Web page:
Tuesday, September 20, 2011


A Better Tomorrow (1986) / John Woo

Both  Le Samourai (Melville, 1967) and A Better Tomorrow (Woo, 1986) begin with the image of a man (Delon and Lung Ti respectively) lying on his bed, his head firmly entrenched in the recess of his pillow, clearly bothered by a premonition of something terrible and overall, I presume, sweaty. Ofcourse, both movies are at some level, about a man’s ability (or an inability) to stick to the unspoken word, the Gentleman’s promise, or the Jewish businessman’s handshake – once a deal is done, it is done. But while Le Samourai’s idea of morality is transgressed in a single moment of implosive betrayal (gunshot, approaching train, grunt in an abrupt close-up); all of A Better Tomorrow’s transformation happens during a three-year long prison term. That is very interesting, because Woo uses this reasonably long ridge of time to appropriate the strength of purely human qualities: brotherly love, male honor, casual bromance and generally hokey lack of scruples - the film dictates that what remains unchanged over the duration is worth cheering for, and whatever changes, is an indication of absolute villainy or at the least, deserves our pity.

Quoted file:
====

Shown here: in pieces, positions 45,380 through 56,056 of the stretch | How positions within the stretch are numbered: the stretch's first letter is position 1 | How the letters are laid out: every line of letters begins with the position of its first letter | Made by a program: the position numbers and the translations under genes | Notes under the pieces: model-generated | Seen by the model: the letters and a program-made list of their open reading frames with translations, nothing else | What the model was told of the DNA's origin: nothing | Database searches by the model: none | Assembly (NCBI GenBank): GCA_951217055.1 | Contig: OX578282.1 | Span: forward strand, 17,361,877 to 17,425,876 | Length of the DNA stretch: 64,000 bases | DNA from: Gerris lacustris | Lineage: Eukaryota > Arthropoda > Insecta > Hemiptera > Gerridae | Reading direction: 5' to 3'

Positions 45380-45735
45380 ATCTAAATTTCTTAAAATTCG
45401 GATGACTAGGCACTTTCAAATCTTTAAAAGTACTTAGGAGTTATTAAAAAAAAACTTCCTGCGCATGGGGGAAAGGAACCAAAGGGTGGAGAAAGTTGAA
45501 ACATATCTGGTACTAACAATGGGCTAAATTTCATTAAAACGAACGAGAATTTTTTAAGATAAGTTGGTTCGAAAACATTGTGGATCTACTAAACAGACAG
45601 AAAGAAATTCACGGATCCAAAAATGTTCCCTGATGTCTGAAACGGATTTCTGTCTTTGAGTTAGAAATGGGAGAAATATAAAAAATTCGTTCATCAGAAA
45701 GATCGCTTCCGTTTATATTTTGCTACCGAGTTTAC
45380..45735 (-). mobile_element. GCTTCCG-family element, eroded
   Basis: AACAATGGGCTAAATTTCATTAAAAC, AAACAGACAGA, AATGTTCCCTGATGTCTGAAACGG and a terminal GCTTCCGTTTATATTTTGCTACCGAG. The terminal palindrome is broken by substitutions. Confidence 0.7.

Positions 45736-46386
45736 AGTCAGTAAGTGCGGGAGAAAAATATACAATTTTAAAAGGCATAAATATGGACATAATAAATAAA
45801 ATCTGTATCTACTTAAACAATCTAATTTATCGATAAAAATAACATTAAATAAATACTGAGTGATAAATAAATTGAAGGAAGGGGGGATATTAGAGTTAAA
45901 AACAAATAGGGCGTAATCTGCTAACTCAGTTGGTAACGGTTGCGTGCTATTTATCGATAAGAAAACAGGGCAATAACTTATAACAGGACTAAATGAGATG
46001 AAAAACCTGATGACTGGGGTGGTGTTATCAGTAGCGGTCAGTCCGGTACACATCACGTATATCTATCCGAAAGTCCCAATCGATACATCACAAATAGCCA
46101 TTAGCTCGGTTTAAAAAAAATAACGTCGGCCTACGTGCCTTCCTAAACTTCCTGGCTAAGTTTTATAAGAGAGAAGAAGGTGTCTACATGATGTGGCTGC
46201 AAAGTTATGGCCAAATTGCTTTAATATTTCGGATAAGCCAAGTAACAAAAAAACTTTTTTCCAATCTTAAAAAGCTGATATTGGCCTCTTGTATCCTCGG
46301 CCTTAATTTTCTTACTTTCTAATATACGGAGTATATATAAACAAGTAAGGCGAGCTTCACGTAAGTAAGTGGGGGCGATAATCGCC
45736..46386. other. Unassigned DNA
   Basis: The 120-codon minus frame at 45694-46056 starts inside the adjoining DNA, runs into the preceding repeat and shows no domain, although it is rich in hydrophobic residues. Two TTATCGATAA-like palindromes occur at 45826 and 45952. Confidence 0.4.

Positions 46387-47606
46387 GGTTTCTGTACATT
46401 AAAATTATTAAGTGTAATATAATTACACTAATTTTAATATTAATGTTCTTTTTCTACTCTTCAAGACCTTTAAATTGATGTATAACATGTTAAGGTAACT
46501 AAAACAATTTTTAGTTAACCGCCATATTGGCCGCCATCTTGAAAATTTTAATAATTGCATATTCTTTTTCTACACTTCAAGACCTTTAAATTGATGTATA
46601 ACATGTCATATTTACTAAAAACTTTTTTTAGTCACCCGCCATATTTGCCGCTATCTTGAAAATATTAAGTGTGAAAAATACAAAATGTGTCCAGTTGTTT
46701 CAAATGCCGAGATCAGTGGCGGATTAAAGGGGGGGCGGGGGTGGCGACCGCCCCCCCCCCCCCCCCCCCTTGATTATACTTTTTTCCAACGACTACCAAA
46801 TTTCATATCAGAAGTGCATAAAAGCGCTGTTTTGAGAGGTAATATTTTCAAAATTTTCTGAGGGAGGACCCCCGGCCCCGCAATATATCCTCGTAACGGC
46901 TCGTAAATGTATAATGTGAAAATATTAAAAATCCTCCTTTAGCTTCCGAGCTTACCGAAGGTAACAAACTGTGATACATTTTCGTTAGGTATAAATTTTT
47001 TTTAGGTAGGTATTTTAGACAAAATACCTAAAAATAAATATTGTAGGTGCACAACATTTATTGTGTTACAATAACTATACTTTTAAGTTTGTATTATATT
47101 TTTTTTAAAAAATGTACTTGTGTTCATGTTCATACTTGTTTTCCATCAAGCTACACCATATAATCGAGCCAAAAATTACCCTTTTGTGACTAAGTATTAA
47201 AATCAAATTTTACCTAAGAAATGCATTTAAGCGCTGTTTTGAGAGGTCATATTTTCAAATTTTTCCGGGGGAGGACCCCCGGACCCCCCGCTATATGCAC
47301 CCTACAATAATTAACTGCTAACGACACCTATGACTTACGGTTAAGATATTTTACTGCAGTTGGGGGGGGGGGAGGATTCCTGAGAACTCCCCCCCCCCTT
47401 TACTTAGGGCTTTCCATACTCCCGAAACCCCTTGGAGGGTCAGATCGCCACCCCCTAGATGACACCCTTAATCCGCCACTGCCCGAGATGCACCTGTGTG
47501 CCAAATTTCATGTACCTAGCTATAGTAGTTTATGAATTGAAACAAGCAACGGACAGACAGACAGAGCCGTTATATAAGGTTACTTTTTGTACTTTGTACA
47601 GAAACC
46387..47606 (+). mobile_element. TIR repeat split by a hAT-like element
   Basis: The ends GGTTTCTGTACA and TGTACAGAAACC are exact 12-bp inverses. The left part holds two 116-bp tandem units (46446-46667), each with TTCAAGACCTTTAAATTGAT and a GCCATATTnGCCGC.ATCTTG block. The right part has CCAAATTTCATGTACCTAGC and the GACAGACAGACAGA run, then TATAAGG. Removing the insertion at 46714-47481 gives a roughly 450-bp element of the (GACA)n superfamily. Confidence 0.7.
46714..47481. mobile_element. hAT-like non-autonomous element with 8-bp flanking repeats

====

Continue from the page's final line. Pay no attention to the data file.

Therefore, the two protagonists (Mark : Chow Yun-Fat, Tse-Ho : Lung Ti), counterfeiters, loan shark agents and casual in-tandem dressers, meet after Ho’s prison-term (of which we see very little) and are still the best of friends, Yun-fat still wants to shoot people up and return to the good ol’ life and Ho’s brother Kit’s still with the same girl – so while the film clearly proposes reform (or even revolution), the qualities it wants to endear us to are mostly the ones that remain unaltered in the before and after of the prison term. On the other hand, their crime-protégé from before the sentence becomes an evil crime boss, Ho’s policeman brother (Leslie Cheung) becomes a stone-cold, paranoid, loveless man (he also grows a thin moustache and a frown) whose relationship with his brother sours and in an incredible move of self-pity, Yun-Fat grows a limp – anything that changes over the three-year period must therefore be condemned or despised. Needless to say, the film’s final scene will have all order restored and the entire universe reset to point zero – that is almost ironical for a film titled A Better Tomorrow, because mostly, it looks at the ‘yesterday’ as its ideal – but atleast, unlike Le Samourai, the agent of bleak morality is still alive at the end of the film and thus, morality may still be salvaged eventually.

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